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5 Reasons Why Professional Video Gaming is The Next Big Sport

5 Reasons Why Professional Video Gaming is The Next Big Sport

Don’t look now, but video games appear to be the next big thing in the world of professional sports. Also known as eSports, professional gaming is taking off much quicker than anyone expected, with skeptics being forced to eat their words in regards to the future of this hobby.

Here are a few of the top reasons why professional video gaming is the next big sport!

1. Native Gamers are Coming of Age

One of the leading catalysts in the growth of eSports is the fact that native gamers – or those who have been raised with video games their entire lives – are finally coming of age. No longer are video games only something that 12-year-old boys understand. You’ve got corporate executives, business owners, advertisers, athletes, and entertainers who were all raised on video games.

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As a result, more people understand the ins and outs of gaming. This gives the sport more advocates, as well as leverage to grow and expand in new directions that are profitable.

2. Online Gaming Means Increased Competition

“We used to challenge our friends to arcade games like Pac-Man or Pong, but now we play Xbox or PS4 online against others from around the world,” experiential marketing expert Brad Nierenberg says. “Winners, losers, and the quest to be the best remain constant – competition has simply evolved.”

As online gaming has evolved from a tiny niche of gaming to the heart of gaming, competition has increased. No longer is your biggest rival the kid next door – it may be the kid three time zones away. This enhanced competition has created better gamers and more potential for the sport to grow.

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3. Endorsements from Major Brands

Do you know what companies like GEICO, Samsung, Nisssan, Intel, HTC, and Logitech all have in common? They all sponsor professional eSports teams. If nothing else, this speaks to the long-term stability and potential of eSports. Business consultant Nikole McMyler believes these endorsements give the league a major confidence boost.

“If there is one thing I know about these massive companies, it’s that first, they don’t spend money foolishly, and second, they like to anticipate industries that will expand, and make sure they have a foothold before it takes off,” she says.

4. Focus on Live Streaming

Here’s another technology niche that’s also increasing in popularity right now: live streaming. Thanks to platforms like Periscope, Meerkat, and Facebook Live, live streaming has entered mainstream culture for the first time. However, did you know that professional gaming was actually one of the first industries to use it?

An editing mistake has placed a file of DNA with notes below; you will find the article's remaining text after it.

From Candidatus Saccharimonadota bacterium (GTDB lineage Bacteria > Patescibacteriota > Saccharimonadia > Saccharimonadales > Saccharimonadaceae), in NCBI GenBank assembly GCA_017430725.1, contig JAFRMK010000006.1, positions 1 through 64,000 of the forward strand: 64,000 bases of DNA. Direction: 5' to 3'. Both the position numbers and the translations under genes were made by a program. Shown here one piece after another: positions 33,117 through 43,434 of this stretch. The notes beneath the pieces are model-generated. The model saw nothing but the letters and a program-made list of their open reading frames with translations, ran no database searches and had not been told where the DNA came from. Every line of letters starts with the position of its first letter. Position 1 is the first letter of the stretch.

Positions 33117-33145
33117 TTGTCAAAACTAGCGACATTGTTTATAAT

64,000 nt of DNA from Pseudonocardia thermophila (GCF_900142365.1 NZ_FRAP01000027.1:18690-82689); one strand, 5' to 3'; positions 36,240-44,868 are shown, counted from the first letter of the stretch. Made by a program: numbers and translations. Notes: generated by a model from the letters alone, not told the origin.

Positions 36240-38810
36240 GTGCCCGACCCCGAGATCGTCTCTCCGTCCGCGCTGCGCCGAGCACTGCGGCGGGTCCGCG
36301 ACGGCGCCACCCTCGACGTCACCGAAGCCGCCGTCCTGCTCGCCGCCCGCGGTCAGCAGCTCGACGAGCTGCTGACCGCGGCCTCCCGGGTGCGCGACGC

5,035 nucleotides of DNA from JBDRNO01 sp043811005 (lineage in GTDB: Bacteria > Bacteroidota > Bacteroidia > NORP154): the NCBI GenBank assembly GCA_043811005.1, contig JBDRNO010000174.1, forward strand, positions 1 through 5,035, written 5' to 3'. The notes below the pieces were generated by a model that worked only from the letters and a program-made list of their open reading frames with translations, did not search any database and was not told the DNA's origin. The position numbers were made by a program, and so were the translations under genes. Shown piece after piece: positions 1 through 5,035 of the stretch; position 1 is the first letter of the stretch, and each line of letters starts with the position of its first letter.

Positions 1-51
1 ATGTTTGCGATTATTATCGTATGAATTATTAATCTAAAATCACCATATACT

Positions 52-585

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For years, eSports competitions have been streamed via the Twitch platform. For the 2013 League of Legends Championship Series Finals, 12,000 fans watched at the Staples Center. Want to know how many joined via live stream? A whopping 32 million viewers! Now that live streaming has entered the mainstream and more people know about it, the attention eSports receives will grow.

5. Lucrative Demographic

If you want a picture of how much the video game landscape has shifted over the past decade, then you’ll have to study the demographics. Whereas video gamers of the past were lazy kids holed up in their parents basements eating potatoes chips with one hand and mashing buttons with the other, today’s gamer is much different.

When you look at the eSports audience, it’s actually a very valuable demographic. It skews towards consumers who have full-time jobs and higher than average demographics. This makes advertisers happy – and when advertisers are happy, everything continues to go well.

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The Future of Professional Gaming

It may sound silly at first, but once you study the facts, it quickly becomes apparent that professional video gaming has a future. Don’t miss out!

Featured photo credit: Camwilmot via youtube.com

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Larry Alton

Business Consultant

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Last Updated on May 14, 2019

8 Replacements for Google Notebook

8 Replacements for Google Notebook

Exploring alternatives to Google Notebook? There are more than a few ‘notebooks’ available online these days, although choosing the right one will likely depend on just what you use Google Notebook for.